Genocide

Wikipedia defines genocide as “the deliberate and systematic destruction, in whole or in part, of an ethnic, racial, religious, or national group.”

After researching genocide in the world today I can across this website, http://www.genocideintervention.net/network . The Genocide Intervention Network was established in 2005 to bring awareness to genocide happening still today. The goal of this program/group is to end genocide throughout the world, and put programs in place to intervene with the people responsible for causing the acts of destruction against innocent people.  World leaders are getting involved are being held accountable for commitments that they make towards this global movement. This program will work closely with policy experts, world leaders, and anti-genocide activists in the fight to prevent and end genocide.

The aspirations of this program are huge; time and cooperation will be the ultimate result of this effort to end genocide. The GIN is addressing the ultimate cause of the world’s failure to stop genocides – the lack of political will. In doing so, they are creating an educated and empowered permanent anti-genocide constituency at the national scale. It is by these changes that can make genocide prevention an important and relevant political priority for elected officials and policymakers.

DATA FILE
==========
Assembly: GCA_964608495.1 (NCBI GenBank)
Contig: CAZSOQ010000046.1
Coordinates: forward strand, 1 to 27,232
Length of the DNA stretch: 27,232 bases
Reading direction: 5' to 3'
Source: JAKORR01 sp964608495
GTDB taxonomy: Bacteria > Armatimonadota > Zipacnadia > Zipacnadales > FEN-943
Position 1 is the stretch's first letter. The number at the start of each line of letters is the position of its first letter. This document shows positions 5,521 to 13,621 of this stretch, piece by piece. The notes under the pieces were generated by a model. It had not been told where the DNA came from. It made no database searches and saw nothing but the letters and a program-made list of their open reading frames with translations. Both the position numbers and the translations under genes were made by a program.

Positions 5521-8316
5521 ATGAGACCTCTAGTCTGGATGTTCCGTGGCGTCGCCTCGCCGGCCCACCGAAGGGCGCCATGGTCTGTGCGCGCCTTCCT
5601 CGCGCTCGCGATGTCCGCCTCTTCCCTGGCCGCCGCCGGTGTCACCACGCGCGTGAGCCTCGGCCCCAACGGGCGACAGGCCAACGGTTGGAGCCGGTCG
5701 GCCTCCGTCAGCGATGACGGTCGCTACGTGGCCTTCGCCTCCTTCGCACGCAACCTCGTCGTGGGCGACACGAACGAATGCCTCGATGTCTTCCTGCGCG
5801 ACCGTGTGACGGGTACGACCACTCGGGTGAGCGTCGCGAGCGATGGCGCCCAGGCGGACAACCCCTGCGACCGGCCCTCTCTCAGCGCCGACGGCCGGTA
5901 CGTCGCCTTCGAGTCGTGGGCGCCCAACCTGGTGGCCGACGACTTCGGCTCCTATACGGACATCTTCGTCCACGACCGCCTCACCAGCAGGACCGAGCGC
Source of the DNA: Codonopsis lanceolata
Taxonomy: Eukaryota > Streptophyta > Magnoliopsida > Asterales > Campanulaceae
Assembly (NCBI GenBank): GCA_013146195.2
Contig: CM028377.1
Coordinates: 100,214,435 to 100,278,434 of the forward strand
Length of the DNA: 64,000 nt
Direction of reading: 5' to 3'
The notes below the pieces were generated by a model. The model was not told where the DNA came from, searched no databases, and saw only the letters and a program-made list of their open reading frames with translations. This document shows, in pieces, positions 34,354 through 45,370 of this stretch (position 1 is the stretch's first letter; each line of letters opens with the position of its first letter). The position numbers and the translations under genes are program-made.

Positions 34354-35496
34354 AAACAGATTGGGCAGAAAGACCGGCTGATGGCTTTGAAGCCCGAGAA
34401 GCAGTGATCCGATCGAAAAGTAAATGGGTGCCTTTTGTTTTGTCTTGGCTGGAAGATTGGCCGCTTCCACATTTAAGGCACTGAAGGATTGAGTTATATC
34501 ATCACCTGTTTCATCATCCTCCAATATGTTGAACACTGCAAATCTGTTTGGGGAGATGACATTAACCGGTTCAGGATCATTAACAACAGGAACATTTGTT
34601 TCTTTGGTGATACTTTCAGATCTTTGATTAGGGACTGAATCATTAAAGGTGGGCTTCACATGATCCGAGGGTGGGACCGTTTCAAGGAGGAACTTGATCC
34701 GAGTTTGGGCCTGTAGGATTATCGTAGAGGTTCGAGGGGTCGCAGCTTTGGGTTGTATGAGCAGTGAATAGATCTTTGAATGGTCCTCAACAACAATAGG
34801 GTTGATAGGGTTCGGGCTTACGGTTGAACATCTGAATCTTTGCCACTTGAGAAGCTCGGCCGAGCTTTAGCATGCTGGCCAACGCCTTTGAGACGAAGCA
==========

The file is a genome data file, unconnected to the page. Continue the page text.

The GIN had started working their efforts in Darfur, but have now expanded to other conflict areas such as Burma, and Democratic Republic of Congo

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Charles Lutz Saved Thousands of Jews

During the time when the Nazis occupied Hungary, in March 1944, Charles Lutz negotiated with the Nazis and the Hungarian government to allow Jews to emigrate to Palestine. Lutz was allowed to issue protective letters to 8,00 Jews, which he purposely misinterpreted to say 8,000 families. Throughout the next few years Lutz had also saved over 10,000 children and established 76 safe homes. After his letter mishap and his courageous efforts Lutz had managed to savor over 62,000 Jews.   

http://www.smithsonianmag.com/history-archaeology/Five-Rescuers-of-Those-Threatened-by-the-Holocaust.html

10 People Who Saved Jews During WW2

http://listverse.com/2008/11/06/10-people-who-saved-jews-during-world-war-two/

This website describes the stories of men and women around the world who made tremendous contributions to the survival of Jewish prisoners during the Holocaust.

This website hit home for me because my grandpa was one of those people who contributed to saving many Jews. (He is not listed on the website.) I have an old shoe box of pictures of my grandpa in Poland, Germany, and other countries, which demonstrated his efforts during WW2. Many of these pictures are graphic which can explain why he did not share them with me.  My grandpa had passed away before I had received these pictures. I found them in his attic and I wish I could have heard some of the many stories he could have told.

This website made me realize that people from Italy, China, Britain, Portugal, Bulgaria, Sweden, Hungary and many more countries had taken notice of what had happened to millions of Jews and did not look the other way to what was going on. Also Catholic priests and social workers, men and women had sympathy for the Jewish people.  Some of these people risked their lives, went against their Nazi regime, and took risks to save thousands of Jews.